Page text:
U.S. Growth Starts to Help More People, But Wealthiest Win Most

The long-running U.S. economic expansion is starting to reach down and deliver gains to lower-income Americans, while causing already-wide disparities in earning power and wealth to get even bigger, according to a triennial Federal Reserve survey.

“Families throughout the income distribution experienced gains in average real incomes between 2013 and 2016, reversing the trend from 2010 to 2013, when real incomes fell or remained stagnant for all but the top of the income distribution,” the Fed said in its Survey of Consumer Finances released Wednesday in Washington.

The survey also found that the shares of income and wealth held by the most affluent families reached the highest levels in records back to 1989. The share of income received by the top 1 percent of families rose to 23.8 percent in 2016, up from 20.3 percent in 2013. The share of the bottom 90 percent of the distribution fell to 49.7 percent, the lowest on record in the survey’s history.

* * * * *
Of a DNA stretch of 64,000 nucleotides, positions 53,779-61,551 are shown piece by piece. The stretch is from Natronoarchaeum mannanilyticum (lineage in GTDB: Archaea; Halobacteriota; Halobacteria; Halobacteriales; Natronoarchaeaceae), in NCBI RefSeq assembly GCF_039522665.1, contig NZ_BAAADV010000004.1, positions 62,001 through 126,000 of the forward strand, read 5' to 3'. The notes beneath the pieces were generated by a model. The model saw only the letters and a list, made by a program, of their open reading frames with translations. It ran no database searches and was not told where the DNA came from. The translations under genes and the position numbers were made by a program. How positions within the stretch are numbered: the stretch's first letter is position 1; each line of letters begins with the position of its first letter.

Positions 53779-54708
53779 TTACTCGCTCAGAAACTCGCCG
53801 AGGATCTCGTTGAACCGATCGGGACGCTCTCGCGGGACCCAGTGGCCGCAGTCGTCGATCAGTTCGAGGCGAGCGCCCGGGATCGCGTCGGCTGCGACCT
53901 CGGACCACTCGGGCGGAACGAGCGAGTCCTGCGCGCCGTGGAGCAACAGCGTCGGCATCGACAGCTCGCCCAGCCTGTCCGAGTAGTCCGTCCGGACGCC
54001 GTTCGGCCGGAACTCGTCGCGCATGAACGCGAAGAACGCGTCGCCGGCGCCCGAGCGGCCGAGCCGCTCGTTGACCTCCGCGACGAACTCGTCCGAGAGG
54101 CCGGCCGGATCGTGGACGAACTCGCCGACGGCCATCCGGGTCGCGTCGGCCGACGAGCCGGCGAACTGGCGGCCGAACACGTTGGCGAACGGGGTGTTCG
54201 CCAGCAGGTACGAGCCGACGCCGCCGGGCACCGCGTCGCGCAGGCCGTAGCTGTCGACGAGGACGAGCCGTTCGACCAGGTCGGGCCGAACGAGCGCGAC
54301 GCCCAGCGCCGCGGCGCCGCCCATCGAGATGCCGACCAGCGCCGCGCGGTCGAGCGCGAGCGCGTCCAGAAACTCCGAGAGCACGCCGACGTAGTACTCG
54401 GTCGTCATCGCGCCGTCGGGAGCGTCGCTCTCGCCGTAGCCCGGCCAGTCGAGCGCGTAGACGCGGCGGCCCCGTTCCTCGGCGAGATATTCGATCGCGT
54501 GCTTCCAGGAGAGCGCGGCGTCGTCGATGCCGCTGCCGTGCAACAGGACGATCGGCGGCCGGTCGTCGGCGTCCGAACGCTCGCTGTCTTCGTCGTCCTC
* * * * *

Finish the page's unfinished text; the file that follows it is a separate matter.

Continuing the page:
While the jobless rate is near a 16-year low and the economy is growing for a ninth year, rising inequality is a risk to capitalist institutions and social cohesion as market-based systems distribute more gains to those at the top. President Donald Trump rode a wave of anti-establishment anger to the presidency, and trust in the Fed waned after it bailed out failing financial institutions such as Bear Stearns Cos. in 2008. Economists now warn that rising disparities in wealth and incomes could also affect patterns of consumption and the labor market.

“Persistently high levels of income and wealth inequality may also have implications for the robustness of consumer spending” because the wealthy have a higher propensity to save, Fed Governor Lael Brainard said in a speech Tuesday, where she previewed the survey’s results.

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